I think you may remember our LDEF experiment and our TRIS experiment, both flown on the Shuttle. Since TRIS was re-flown, we flew and experiment to the Moon on Clementine, a series of flights on the Russian RESURS-1 satellites and an experiment on the Brazilian SACI-1 satellite, all before 1999. Since then it’s been balloon flights in Antarctica, northern Canada and Alaska. My team has another flight in Antarctica coming up this winter.

Also, it turns out that maybe my summer work was not such a waste of time! Jim writes:

You modeled the thermal blankets on LDEF. TRIS was a Get-Away Special experiment. It flew attached in the cargo bay while LDEF was released from the Shuttle, then retrieved on another Shuttle flight in 1991 and returned to Earth. From that experiment we learned the ionic charge state of solar energetic particles. It was quite low compared to expectations at the time, which were based on the assumption that solar energetic particles came from solar flares. Our results were consistent with a new idea at the time, that solar energetic particles were being accelerated by coronal mass ejections. We know that solar energetic particles are accelerated both ways, but the big solar particle events caused by coronal mass ejections. The LDEF results are regarded as one of the most convincing proofs that coronal mass ejections accelerate solar energetic particles.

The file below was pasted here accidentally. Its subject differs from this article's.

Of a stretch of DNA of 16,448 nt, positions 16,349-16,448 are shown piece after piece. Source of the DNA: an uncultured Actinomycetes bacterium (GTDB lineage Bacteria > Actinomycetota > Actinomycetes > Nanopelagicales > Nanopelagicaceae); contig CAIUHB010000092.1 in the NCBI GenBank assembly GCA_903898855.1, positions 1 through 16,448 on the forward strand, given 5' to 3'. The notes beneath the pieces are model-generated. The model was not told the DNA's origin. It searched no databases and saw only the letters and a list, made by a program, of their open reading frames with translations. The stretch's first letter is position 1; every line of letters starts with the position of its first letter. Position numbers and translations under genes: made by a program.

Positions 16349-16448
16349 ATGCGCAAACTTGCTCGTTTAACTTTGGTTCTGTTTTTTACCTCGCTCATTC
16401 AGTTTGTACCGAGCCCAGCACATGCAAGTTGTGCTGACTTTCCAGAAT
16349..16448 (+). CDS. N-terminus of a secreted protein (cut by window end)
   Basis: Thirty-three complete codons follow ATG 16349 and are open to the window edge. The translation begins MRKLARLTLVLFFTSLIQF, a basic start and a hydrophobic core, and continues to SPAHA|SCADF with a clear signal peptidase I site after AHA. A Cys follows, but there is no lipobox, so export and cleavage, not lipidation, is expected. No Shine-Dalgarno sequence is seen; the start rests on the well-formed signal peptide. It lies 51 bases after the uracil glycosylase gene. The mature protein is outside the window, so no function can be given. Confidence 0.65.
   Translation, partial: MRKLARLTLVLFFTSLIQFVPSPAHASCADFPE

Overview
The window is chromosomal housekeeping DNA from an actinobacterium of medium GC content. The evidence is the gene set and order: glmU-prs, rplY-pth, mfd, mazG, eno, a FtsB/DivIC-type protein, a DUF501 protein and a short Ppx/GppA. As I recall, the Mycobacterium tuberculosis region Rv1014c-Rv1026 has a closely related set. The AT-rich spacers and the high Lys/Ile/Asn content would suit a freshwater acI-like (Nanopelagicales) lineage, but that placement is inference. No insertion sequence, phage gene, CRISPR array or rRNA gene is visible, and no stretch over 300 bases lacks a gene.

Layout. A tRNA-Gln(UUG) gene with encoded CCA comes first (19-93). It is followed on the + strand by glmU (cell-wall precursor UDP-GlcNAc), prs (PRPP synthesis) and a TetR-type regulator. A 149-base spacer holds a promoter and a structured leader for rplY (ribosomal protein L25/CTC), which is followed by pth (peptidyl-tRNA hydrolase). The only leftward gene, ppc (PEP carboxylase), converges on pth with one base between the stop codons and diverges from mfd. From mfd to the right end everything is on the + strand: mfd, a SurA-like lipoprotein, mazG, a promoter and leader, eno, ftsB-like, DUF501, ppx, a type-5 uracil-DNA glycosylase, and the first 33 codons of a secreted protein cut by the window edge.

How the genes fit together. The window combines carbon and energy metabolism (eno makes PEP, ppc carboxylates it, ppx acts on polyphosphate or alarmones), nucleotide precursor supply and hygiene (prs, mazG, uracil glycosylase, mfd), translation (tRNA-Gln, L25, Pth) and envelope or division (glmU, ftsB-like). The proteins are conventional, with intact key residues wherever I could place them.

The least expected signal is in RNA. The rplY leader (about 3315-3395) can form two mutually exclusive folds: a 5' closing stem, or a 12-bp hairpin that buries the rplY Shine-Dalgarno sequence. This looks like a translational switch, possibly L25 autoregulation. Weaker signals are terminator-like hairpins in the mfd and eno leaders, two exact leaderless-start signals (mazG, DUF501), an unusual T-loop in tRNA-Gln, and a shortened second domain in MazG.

6 Comments

  1. zbicyclist says:

    1. Ah, yes, all the pretty girls we saw from a distance while we were writing code, but were too shy to approach. (sigh)